Unitary taxation and country by country reporting

Excuse me, but is it me being dim here or what?

Europe could also lead on curbing transfer pricing abuse. Current international tax rules treat multinationals as if they were a collection of unrelated entities, with each part taxed by the jurisdiction where it is resident. This OECD-led system makes no sense, because multinationals are integrated global operations.

A better alternative, Unitary Taxation, would involve taxing multinationals based on what they do in the real world, rather than on the artificial offshore constructions its tax advisers can cook up. Under unitary taxation a multinational is considered as a whole, and its profits are allocated to different jurisdictions under a formula based on wages, turnover or capital value in each place. Jurisdictions can set whatever tax rate they want, but if a company runs a one-person booking office out of Bermuda, say, then only a tiny portion of its profits will be allocated there and subjected to its zero-tax rate. Some U.S. states already operate this system successfully; a European project called the Common Consolidated Corporate Tax Base (CCCTB) currently being considered would be a step towards this system. It must be driven forward in the face of howls of protests from tax havens, multinational corporations and the powerful accountancy and law firms that support them.

Europe should also lead on rules for corporate reporting. Multinationals are currently not required to break down their profits and other important data by country, but can instead report them by region or even for the world as a whole. Neither the citizens of the countries where they operate, nor their tax authorities, can unpick this published data to find out what these corporations are really doing on their territories.  A new proposal for so-called Country by Country reporting, under which results would be broken down for each jurisdiction, is starting to get a worldwide civil society coalition behind it. Europe can lead the world in pushing this forwards.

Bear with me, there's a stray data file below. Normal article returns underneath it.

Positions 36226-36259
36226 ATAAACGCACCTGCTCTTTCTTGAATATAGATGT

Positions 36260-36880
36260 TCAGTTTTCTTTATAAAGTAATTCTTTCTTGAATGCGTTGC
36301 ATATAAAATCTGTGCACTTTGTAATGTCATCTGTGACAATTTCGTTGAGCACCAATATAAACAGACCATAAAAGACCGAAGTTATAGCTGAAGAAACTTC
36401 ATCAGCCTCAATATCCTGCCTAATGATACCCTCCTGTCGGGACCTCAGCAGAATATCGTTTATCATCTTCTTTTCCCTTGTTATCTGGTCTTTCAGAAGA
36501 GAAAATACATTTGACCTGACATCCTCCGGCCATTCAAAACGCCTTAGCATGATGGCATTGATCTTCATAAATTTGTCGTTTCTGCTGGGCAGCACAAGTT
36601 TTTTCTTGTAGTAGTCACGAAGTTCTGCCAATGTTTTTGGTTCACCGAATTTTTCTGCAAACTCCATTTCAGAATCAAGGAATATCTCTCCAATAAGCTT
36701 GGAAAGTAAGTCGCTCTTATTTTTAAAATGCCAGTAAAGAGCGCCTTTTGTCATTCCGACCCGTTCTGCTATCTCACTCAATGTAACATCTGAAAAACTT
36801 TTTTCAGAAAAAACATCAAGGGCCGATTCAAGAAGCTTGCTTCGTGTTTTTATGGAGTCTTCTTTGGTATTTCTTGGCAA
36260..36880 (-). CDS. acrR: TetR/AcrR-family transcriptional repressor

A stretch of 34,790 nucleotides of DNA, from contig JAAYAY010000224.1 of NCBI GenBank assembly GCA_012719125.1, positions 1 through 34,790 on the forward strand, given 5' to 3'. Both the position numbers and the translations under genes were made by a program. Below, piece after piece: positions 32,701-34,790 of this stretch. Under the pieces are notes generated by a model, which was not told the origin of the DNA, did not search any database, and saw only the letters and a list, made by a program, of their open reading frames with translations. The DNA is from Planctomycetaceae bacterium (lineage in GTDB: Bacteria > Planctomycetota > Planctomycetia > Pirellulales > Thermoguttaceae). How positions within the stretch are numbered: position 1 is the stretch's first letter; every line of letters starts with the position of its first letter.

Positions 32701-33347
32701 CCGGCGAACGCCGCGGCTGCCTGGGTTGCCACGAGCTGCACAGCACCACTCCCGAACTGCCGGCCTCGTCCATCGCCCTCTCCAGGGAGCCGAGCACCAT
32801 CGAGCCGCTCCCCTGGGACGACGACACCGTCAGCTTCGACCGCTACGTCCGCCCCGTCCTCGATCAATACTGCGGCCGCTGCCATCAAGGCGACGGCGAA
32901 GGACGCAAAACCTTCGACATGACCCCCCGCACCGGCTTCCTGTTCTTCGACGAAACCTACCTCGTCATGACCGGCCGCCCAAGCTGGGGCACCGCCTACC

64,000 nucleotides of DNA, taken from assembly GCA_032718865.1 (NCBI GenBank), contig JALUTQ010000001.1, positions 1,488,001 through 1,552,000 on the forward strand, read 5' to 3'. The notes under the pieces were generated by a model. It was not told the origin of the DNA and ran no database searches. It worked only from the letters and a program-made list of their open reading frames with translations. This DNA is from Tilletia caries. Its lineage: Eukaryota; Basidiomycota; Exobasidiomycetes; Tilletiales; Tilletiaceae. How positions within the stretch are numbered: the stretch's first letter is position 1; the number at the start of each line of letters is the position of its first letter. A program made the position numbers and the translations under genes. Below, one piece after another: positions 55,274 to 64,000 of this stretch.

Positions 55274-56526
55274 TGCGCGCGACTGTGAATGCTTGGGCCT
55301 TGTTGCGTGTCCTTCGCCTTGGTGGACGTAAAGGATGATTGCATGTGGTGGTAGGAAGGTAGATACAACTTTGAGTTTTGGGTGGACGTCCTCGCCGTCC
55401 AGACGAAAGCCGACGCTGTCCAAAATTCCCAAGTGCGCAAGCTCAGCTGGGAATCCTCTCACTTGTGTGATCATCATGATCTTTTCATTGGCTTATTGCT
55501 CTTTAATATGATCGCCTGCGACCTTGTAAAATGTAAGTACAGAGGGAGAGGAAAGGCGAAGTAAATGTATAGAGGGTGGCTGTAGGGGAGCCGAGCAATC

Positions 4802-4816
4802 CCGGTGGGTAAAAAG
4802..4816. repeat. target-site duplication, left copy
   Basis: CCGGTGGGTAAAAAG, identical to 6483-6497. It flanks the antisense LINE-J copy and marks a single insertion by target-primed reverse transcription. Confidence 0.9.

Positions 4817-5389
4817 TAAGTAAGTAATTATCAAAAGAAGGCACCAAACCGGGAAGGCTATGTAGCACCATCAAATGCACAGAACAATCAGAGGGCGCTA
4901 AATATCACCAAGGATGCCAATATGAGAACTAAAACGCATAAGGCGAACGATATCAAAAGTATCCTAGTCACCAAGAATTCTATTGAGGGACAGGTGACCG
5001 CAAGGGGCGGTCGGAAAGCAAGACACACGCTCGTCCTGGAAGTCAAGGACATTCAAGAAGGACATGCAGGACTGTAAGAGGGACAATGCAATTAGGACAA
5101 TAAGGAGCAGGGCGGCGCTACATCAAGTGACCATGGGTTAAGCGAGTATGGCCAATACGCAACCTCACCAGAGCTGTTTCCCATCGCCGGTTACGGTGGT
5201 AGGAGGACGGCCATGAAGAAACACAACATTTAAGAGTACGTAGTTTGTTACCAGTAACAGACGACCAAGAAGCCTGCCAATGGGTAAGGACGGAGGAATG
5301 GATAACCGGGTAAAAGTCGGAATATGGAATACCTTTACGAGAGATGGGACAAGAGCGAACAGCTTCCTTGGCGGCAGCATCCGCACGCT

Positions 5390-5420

Aren\’t these two proposals entirely contradictory?

We must tax multi-nationals as if they are one organism, spread over different jurisdictions, but we must tax corporations as if they are, under country by country reporting, separate organisations in different jurisdictions all dealing with each other at arms length transaction prices?

16 thoughts on “Unitary taxation and country by country reporting”

  1. I think he’s trying to say that he wants multi nationals to report their affairs in great detail on a country by country basis, and then he and his chums can come up with some wishful formula for taxing them as a whole and allocating the money where they think it should go.

    A sort of continuation of his concept that tax is a moral duty as opposed to a legal one and only he and his chums are morally fit to do the deciding.

  2. What about global multinationals being taxed globally and the UN decides how to spend the tax revenues should be spent?

    Much simpler and better scheme than Richie’s and far more moral. Rather than arguing about where tax liable activities occurred, work out where tax spending is most needed.

    What could possibly go wrong?

  3. Yep, he’s holding two totally opposing views at the same time.

    Of his two ideas, CBC reporting is the slightly less mad. That at least recognises that countries like to organise their own tax affairs, free from the interference of other countries. CBC reporting, in theory if not in practice, may allow self-appointed busybodies to work out which particular countries companies are using to shift their profits towards.

    The other idea, formulary apportionment, is completely idealistic. There’s simply no chance that countries will give up their right to tax economic activity on their turf on their terms. It also risks allowing companies to use all sorts of clever accounting gimmicks to get the ‘right’ apportionment that lowers their overall tax bills.

    Anyway, who’s to say that that Bermudan office isn’t genuine? Other than Ritchie, that is?

  4. It is only contraditory if you think that he thinks companies should only be taxed once for doing the same thing. Lefties of Murphy’s type generally just want to tax and tax until there is no money left.